The annual survey of Oslo office users' overall geographical relocation patterns shows a picture similar to the results over the past few years. The eastern part of Oslo attracts new tenants from the west and the CBD, most of these public sector offices. The west, while not offering as many new buildings, sees a healthy new volume of tenants moving from the CBD.
The annual survey of relocation patterns
To map tenants’ relocation patterns across Oslo (including Lysaker and Fornebu), Akershus Eiendom annually collects and analyse a representative sample of recently signed lease contracts.
This year’s sample for our relocation analysis consists of 97 tenants occupying 155,000 m2 (excluding renegotiated contracts and extensions). This is fewer than in the 2019 survey, but on par with earlier surveys. The most notable relocation examples include Direktoratet for Økonomistyring (a government office) moving from Karl Johans gate 37 (CBD) to Lørenfaret 1 (east), Nent Group from Akersgata 73 (CBD) to Karvesvingen 7 (east) and Nortura from Lørenfaret 37 (east) to Schweigaards gate 15 (CBD), to mention a few of the largest.
Highlights of the 2020 survey
- Somewhat fewer companies chose to stay in their area in 2020 compared to the average of 2015-2019, with a retention rate shy of 70%.
- Net outflow from the CBD was at -18,300 m2.
- There was a net inflow of 18,300 m2 to the east.
- For the west, inflow and outflow were about the same, net positive from the CBD and net negative towards the east.
70% of all tenants in the sample ended up moving within either the east, the CBD, or the west. This is 4%-points lower than the average of 2015-2019. Out of 46 tenants with a size at or above 1,000 m2, only 12 chose to move to another general area; out of 21 which had more than 2,000 m2, seven were in this category, so the average size of those changing area was relatively large.
The CBD usually sees a high share of tenants staying in the same area; this year, 72% of all relocations from the area choose to stay within it. Two of the five largest ones that moved out, were public agencies moving to the northeast; two others were private companies moving to the west.
66% of the floor space changing location in the west choose to stay within the same area, while 27% consisted of companies relocating to the east. Several other, larger companies chose to stay within the area, but renegotiated their existing contract and are therefore not included in the statistics. NorgesGruppen is a major such tenant, and there are others of the same size, but most of these re-negotiations are not made public.
The flow of tenants moving to the east during 2020 was solid, also relative to previous years. This can be explained by the high supply in the eastern fringe, with several new buildings under completion.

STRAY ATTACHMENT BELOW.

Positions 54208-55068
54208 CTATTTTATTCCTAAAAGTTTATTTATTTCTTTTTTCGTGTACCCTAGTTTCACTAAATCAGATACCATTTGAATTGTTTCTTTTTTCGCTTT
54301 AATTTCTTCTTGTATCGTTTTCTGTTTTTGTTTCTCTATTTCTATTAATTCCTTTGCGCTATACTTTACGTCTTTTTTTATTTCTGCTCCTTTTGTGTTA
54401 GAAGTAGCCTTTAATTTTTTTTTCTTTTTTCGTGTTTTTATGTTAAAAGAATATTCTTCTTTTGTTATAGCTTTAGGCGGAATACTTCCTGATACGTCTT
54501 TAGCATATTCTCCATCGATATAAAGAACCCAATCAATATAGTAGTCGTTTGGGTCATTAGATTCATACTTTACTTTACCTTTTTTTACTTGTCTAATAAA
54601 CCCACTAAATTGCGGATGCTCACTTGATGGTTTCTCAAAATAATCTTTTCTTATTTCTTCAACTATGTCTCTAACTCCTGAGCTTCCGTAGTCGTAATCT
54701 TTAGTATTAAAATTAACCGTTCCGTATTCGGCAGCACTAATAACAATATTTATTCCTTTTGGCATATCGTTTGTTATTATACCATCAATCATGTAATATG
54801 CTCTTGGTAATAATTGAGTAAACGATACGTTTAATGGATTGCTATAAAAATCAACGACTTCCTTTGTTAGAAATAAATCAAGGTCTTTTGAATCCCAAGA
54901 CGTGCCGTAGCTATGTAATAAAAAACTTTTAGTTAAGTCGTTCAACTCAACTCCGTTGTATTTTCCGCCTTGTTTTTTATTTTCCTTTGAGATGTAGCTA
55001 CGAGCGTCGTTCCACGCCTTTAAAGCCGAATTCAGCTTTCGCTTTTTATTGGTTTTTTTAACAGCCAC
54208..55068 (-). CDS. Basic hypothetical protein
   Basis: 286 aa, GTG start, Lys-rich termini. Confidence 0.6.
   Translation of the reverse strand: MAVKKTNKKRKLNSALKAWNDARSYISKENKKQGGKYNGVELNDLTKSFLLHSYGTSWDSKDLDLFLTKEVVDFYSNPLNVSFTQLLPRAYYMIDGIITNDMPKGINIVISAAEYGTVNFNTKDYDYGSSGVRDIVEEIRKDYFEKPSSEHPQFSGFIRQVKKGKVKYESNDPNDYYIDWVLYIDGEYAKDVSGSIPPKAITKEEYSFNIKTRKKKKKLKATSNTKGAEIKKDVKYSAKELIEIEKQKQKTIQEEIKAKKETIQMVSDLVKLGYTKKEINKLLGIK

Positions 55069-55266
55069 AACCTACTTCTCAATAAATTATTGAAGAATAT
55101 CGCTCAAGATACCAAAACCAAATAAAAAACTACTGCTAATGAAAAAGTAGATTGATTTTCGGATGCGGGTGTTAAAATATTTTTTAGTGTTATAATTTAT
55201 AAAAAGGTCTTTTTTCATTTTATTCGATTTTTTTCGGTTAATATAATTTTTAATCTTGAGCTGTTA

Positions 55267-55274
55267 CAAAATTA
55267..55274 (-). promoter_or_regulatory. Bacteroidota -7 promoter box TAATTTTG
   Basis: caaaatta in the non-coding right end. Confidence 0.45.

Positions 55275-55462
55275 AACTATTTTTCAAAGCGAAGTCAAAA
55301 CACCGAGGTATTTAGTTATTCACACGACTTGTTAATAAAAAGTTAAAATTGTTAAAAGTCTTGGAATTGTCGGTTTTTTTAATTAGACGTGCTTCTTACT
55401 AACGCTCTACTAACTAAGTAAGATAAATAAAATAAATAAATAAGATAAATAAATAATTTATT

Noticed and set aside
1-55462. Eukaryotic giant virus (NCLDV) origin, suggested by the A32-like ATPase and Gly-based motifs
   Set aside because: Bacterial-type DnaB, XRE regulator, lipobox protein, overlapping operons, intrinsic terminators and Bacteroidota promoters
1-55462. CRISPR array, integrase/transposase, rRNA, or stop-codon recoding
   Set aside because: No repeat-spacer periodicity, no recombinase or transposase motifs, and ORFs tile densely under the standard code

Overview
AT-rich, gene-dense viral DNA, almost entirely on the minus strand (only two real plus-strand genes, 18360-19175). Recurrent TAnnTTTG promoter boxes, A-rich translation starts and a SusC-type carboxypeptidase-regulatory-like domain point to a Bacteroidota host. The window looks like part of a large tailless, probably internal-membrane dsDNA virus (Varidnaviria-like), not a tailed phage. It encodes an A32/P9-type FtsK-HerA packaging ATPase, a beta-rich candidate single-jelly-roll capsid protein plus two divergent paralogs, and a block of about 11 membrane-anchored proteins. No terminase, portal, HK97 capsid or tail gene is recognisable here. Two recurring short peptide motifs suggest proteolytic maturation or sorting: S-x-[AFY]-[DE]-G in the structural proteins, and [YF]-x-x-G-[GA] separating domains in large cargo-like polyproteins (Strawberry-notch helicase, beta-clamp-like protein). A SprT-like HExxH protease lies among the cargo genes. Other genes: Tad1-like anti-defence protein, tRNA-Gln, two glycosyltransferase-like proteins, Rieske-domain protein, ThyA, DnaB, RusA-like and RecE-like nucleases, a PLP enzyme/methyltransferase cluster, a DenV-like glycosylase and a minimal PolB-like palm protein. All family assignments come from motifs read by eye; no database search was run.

The figure below shows the full historical results of our relocation survey.
CBD had a slightly lower retention rate at 68% compared to the recent five-year average at 76%.
East experienced a slightly higher retention rate at 68% than the latest five-year average at 66%.
We observed a significantly lower retention rate at 51% for the companies in the west compared to the recent five-year average of 69%; however, the NIVA (National Institute of water research) temporary move of 6,700 m2 from Ullevål to Økern (which will be reversed in two years) was a large share of the movement out of the general area.
Historically, we have seen a low share of companies moving from CBD to the west. However, we do observe a significant percentage of companies moving this way during 2020, which at 22% is the second-highest share observed, consisting of at least five firms above 750 m2 office size. We know for a fact that rent difference between CBD and Skøyen/Lysaker was a factor for some of these tenants.
The movement of government and municipal agencies and offices from CBD to eastern areas has been a major trend over the past ten years. As of this year, it is hard to see how this trend can continue as there are few such tenants left in the CBD.
As the eastern areas have the most new buildings added per year, a volume of m2 of more than the CBD and the west combined in most recent years, the continuation of the trends mentioned come as no surprise. The price difference between the east and the CBD has grown substantially, and large tenants looking for new and adapted space have many potential projects in the east to choose between. In a few years the situationm might be different, due to the large potential number of new projects in the eastern CBD. The zoning processes, however, are unpredictable and have taken a long time.